𝑖휑nf effective polarizability of the tip, we obtain the following relation 훼eff ∝ 휎nf = 푠nf푒 . To take into account the tip-oscillation and the higher-harmonic signal demodulation, we calculate the time course of 훼eff = 훼eff[ℎ(푡)] with ℎ(푡) = 퐴(1 + cos⁡(훺푡). By

Fourier analysis of 훼eff[ℎ(푡)] we obtain the Fourier coefficients 훼eff,n, where 훼eff,n is the n-th Fourier coefficient, corresponding to the n-th demodulation order with respect to 훺. From 훼eff,n we obtain the amplitude 푠nf,n and phase 휑nf,n of the n-th demodulation order as

푠nf,n ∝ |훼eff,n| (4.20) and

휑nf,n = arg⁡(훼eff,n). (4.21)


4.4.2 Finite Dipole Model When comparing the predictions of the dipole model with experimental data, the agreement turns out to be good only for samples exhibiting weak resonances. For strong resonances, such as phonon- or plasmon-polaritons, some discrepancy can be observed20. To overcome these constraints, the so-called finite-dipole model has been developed60. Instead of describing the tip by a sphere, it is described by a spheroid with length 2퐿 in order to take into account that the tip in the experiment is elongated. The field in the proximity of such a spheroid is described by an extended or finite dipole, rather than a point-dipole. In Fig. 4.8, both the dipole and the finite dipole model are illustrated.

Fig. 4.8 Comparison of the point dipole model (a) and the finite dipole model (b). The point dipole model uses a point dipole to describe the s-SNOM probe, which is assumed to be a sphere. The finite dipole model describes the tip as an elongated spheroid, and its polarization due to the external illumination is described by a finite dipole, i.e. two discrete charges 푄0 and −푄0 with finite separation. Only the charge 푄0 which is closer to the sample surface is assumed to contribute to the near-field interaction. (image taken from60)

The incident field 퐸𝑖푛 induces two charges 푄0 and −푄0 in the (spheroidal) tip, as illustrated in Fig. 4.8b. From these two charges only 푄0 (which is closer to the sample surface) participates in the near-field interaction. The initial dipole moment of the


spheroid then can be written as 푝0 = 2퐿푄0. When the tip comes close to a sample , , surface, an image charge 푄0 = −훽푄0 is induced in the sample. The image charge 푄0 acts back on the spheroid, where it induces an additional point charge 푄i close to the tip apex, whereas the opposite charge −푄𝑖 is distributed along the spheroid. The charge 푄i , in turn induces an image point charge 푄i in the sample, which again can be described , using the surface response function 훽 as 푄i = 훽푄i. Note that in the finite dipole model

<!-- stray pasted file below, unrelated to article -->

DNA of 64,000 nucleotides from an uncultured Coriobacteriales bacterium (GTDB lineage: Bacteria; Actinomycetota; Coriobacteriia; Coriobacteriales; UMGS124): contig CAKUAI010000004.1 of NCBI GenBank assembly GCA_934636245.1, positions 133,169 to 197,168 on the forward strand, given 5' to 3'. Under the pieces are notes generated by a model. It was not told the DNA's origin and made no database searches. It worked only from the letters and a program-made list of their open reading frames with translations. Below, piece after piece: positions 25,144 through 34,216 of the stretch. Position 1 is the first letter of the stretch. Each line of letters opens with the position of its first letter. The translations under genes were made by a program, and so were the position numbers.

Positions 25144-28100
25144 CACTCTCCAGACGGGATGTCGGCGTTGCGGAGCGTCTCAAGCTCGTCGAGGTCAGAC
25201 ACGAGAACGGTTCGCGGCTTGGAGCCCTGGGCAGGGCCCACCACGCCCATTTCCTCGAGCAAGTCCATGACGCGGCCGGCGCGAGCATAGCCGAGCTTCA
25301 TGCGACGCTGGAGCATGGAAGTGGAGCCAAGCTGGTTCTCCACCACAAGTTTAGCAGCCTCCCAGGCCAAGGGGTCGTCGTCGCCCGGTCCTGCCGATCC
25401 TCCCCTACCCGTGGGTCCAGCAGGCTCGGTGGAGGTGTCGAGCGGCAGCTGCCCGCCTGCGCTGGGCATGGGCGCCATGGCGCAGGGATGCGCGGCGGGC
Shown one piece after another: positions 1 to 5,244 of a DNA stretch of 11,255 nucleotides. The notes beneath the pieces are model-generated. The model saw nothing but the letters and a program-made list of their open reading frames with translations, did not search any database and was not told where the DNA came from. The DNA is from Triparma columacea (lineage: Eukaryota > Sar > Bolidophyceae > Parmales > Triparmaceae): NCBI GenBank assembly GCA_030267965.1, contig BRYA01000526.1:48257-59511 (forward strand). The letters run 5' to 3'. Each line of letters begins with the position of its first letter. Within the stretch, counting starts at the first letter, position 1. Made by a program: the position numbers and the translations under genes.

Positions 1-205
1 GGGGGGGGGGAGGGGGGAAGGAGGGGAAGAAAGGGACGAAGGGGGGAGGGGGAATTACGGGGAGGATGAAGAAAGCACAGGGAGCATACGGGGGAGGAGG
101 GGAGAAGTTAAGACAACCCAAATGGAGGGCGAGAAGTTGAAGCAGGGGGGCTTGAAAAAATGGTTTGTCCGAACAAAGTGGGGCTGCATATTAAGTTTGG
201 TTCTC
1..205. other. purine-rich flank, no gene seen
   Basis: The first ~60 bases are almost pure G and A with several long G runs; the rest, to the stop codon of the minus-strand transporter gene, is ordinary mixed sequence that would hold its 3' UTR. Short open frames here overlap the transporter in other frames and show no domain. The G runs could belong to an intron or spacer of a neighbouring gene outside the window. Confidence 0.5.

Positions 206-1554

푄0 is determined by the incident field and the geometry of the spheroid only, whereas , 푄i and 푄i are determined by the dielectric properties of the sample.

Similar to the dipole model, the finite-dipole model defines an effective dipole moment for the spheroid as 푝eff = 푝0 + 푝i, where 푝0 is the initial dipole moment caused by the external field, while 푝i reflects the dipole moment induced by the tip-sample near-field interaction. The latter is given by 푝i = 푄i퐿, where 퐿 is the effective length of the spheroid. According to [ref.60], the effective polarizability for the coupled tip-sample- system can be expressed as

2퐿 푅 푅+ℎ 4퐿 +ln( ) 훽(𝑔− ) ln( ) 2 푅 4푒퐿 퐿 4ℎ+3푅 (4.22) 훼eff = 푅 퐿 푅 (2 + 4퐿 3푅+4ℎ 2퐿 ). ln( ) ln( )−훽(𝑔− ) ln( ) 4푒퐿 푅 4퐿 2ℎ+푅

This solution for 훼eff requires five parameters: - h, the tip-sample distance. This value is taken from the experiment (tapping amplitude). - 훽, the surface response function of the sample, which is derived from the dielectric function 휖(휔) of the sample. - R, the tip radius. This value is usually between 10 nm and 50 nm, as specified by the manufacturer of the tip. - L, the effective length of the spheroid. - g, a complex factor describing the total charge induced in the spheroid.

The last two parameters, L and g, are determined by searching for the best agreement between experimental and calculated data. Values that give a reasonable agreement are


L = 600 nm, and g = 0.7e0.06i (ref.60). Analogous to the dipole model we can calculate the amplitude 푠nf,n and phase 휑nf,n of the n-th demodulation order from 훼eff,n as

(4.23) 푠nf,n ∝ |훼eff,n| and

휑nf,n = arg⁡(훼eff,n). (4.24)


5 Nanoscale Infrared Near-Field Spectroscopy (nano-FTIR) This chapter describes a novel microscopy and spectroscopy system, which was developed and experimentally realized in the course of this thesis. It combines the analytical power of Fourier transform infrared spectroscopy (FTIR, chapter 3) with the nanoscale spatial resolution of s-SNOM (chapter 4). Hence it was given the name nano- FTIR.

5.1 Working Principle To obtain broadband spectral information, nano-FTIR extends the s-SNOM principle by using a broadband infrared source for tip illumination. FTIR spectroscopy of the backscattered light is performed, while the tip is in contact with the sample at a specific sample position. By a linear movement of the reference mirror (analogous to FTIR, see section 3.3) in combination with higher harmonic demodulation (as used in s-SNOM for background suppression, see section 4.3.3), a near-field interferogram can be recorded. Because the tip-sample system is located in one of the interferometer arms, the Fourier transformation of this interferogram yields the near-field amplitude 푠nf,n(휔) and near- field phase spectrum 휑nf,n(휔) of the measured sample spot.

5.2 Experimental Implementation The nano-FTIR setup is illustrated in Fig. 5.1. It is based on a commercial s-SNOM (www.neaspec.com), which comprises an AFM, the tip illumination optics and all electronics necessary for data recording and processing. A broadband light source illuminates the metallic AFM-tip of the near-field microscope. For illumination as well as for collection a parabolic mirror is used, in order to avoid chromatic aberrations. The tip-scattered light is analyzed with a Michelson-type interferometer. To implement the interferometer, a ZnSe beamsplitter (BS, Fig. 5.1) was positioned very close to the probing tip and a reference mirror (RM, Fig. 5.1) is placed on a Piezo-driven Linear Stage, which can travel up to 1500 µm in closed-loop operation. It has a high linearity